Located 67 km north of Barcaldine, Aramac is one of those tiny little settlements in central Queensland which has outlived its original purpose and now stands forlornly in the middle of nowhere supporting the surrounding pastoral industries and sustaining the few people who continue to live in this hot, dry environment.
The area was first explored by Europeans and settled in the 1850s. The town was named after Robert Ramsay Mackenzie who, at the time, was the part-lessee of 52 runs, totalling 1536 sq. miles. Mackenzie, really nothing more than a land speculator, was Queensland's first treasurer and future premier. He was of limited talent and left no great impression on the public life of the newly formed colony.
William Landsborough explored the area in 1859 and called a nearby watercourse Aramac Creek. In a letter he explained: 'The Aramac, as many wrong reasons for the name have been given, I may say here I named, in honour of the late Sir R. R. Mackenzie, 'Ar-Ar-Mac', who was so well known in Queensland, and who had acted in a very friendly way to me'. The name stuck.
The area was settled in the 1860s and the town, which seems to have had the alternative name of 'Marathon' for a short time, acquired the inevitable services - a pub, a grocery and drapery.
The town was surveyed in 1875 but by that time the wide streets (apparently one of the locals had been impressed by the streets in Melbourne and had decided to copy them) were established and the surveyor simply confirmed the strangely disproportionate design. By any measure the streets are uncharacteristically wide for such a small settlement.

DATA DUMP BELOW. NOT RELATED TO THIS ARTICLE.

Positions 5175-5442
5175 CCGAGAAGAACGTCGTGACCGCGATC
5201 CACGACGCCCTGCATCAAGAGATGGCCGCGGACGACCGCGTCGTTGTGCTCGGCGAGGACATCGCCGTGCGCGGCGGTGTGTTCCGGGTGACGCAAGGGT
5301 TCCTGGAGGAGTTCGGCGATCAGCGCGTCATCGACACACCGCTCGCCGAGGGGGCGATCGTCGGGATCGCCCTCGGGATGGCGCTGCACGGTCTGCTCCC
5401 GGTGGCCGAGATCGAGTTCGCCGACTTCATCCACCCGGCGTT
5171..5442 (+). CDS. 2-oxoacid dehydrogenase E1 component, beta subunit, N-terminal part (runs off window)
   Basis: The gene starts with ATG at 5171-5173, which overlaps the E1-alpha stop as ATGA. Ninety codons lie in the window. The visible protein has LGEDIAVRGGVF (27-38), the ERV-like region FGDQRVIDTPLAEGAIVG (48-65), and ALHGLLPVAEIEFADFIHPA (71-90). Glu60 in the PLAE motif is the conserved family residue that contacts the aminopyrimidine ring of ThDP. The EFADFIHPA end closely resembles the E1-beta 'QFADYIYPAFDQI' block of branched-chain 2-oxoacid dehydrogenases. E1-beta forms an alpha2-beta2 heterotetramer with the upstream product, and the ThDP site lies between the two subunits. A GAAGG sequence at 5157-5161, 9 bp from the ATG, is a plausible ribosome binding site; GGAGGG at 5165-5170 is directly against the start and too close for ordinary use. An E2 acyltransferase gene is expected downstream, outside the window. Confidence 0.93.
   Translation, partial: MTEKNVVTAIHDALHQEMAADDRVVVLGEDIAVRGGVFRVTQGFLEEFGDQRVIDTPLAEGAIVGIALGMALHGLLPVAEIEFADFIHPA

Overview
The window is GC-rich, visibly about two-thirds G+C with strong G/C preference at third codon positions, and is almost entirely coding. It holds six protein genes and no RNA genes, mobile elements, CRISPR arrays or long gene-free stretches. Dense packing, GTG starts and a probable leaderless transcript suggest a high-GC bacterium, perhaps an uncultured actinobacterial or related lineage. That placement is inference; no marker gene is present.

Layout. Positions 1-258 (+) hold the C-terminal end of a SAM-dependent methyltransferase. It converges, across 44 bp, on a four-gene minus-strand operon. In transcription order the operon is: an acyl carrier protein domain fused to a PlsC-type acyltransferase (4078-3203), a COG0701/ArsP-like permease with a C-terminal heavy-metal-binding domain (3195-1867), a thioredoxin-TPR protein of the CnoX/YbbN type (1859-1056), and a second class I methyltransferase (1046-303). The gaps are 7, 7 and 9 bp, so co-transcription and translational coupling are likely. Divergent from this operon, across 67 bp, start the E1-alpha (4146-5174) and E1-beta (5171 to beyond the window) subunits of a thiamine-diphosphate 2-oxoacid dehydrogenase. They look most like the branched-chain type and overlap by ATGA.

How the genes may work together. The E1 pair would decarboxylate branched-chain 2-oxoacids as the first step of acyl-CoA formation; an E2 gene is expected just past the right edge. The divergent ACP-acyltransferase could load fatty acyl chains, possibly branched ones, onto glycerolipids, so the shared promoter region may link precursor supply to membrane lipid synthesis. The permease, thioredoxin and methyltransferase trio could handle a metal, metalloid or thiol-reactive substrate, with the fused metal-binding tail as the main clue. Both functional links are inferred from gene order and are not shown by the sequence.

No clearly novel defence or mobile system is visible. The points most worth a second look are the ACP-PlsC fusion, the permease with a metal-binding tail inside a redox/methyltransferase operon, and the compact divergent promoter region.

In 1909 Aramac Shire Council, still isolated from the surrounding area, borrowed �66 500 and built a tramway connecting the town to the main railway line at Barcaldine. The tramway operated until 1975.
Little is known about the area's original inhabitants although it is known that there was a massacre of more than 25 local Aborigines at Mailman's Gorge.
Things to see
One of the town's few tourist attractions the display of rolling stock is located in a large shed on the southern side of town. It is open for inspection from 9.00 a.m. to 4.00 p.m. each day and, in the unlikely event of it being locked, a key is obtainable from the Shire Council Offices. For more information check out:http://www.barcaldinerc.qld.gov.au/council/AramacMuttaburra.shtml
The other main attraction in the area is located approximately 100 km north-east of the town. Lake Galilee is a saltwater lake which covers about 15 000 ha. It is the only wetlands area in central Queensland and consequently is the home of a large waterfowl population.
Closer to town is Lake Dunn, known as 'The Lake'. It is a freshwater lake and the local council have gone to some trouble to render the shores attractive and provide picnic facilities. The foreshores have good stands of red river gums and coolibahs and, in recent years, it has become a popular destination for locals. However, in spite of the council's best efforts, the lake is muddy in appearance and therefore of greatest appeal to birdwatchers and nature lovers. For more information check out:http://www.barcaldinerc.qld.gov.au/tourism/aramac.shtml
There are ancient inscriptions on a boulder known locally as the Grey Rock. More detailed information about this site is available from the local Post Office or Shire Council offices.
Aramac Information Centre Post Office
Aramac QLD 4726
Telephone: (07) 4651 3147
Aramac Shire Council Offices
Aramac QLD 4726
Telephone: (07) 4651 3311 or (07) 4651 3202